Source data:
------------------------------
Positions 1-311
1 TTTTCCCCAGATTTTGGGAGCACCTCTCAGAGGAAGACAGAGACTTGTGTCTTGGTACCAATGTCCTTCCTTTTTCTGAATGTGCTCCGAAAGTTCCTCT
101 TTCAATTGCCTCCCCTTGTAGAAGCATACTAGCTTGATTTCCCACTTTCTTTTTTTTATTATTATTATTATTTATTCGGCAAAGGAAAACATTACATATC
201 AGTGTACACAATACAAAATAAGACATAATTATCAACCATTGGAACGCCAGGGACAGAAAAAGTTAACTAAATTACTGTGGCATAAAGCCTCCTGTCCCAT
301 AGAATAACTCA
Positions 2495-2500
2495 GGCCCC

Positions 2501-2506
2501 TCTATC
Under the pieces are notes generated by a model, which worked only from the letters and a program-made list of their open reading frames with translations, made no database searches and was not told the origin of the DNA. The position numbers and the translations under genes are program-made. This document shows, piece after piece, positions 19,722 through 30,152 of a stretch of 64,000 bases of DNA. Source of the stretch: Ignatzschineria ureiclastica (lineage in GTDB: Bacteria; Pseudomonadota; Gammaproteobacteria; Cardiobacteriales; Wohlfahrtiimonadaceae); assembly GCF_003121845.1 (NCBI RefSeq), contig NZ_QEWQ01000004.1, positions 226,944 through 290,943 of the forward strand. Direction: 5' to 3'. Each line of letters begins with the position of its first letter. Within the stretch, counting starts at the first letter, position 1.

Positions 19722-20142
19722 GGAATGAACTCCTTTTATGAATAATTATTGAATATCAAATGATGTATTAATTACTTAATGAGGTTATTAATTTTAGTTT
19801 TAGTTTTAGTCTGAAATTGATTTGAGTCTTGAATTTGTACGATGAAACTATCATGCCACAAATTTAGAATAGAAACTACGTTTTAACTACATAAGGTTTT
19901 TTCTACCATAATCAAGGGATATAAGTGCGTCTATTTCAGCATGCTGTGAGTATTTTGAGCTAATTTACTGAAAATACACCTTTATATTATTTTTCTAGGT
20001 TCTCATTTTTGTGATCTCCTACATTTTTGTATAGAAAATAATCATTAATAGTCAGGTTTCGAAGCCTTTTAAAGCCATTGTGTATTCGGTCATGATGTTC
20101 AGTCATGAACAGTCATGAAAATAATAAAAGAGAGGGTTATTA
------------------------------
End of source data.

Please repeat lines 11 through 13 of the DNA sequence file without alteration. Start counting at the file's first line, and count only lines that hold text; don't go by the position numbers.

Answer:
Positions 19722-20142
19722 GGAATGAACTCCTTTTATGAATAATTATTGAATATCAAATGATGTATTAATTACTTAATGAGGTTATTAATTTTAGTTT
19801 TAGTTTTAGTCTGAAATTGATTTGAGTCTTGAATTTGTACGATGAAACTATCATGCCACAAATTTAGAATAGAAACTACGTTTTAACTACATAAGGTTTT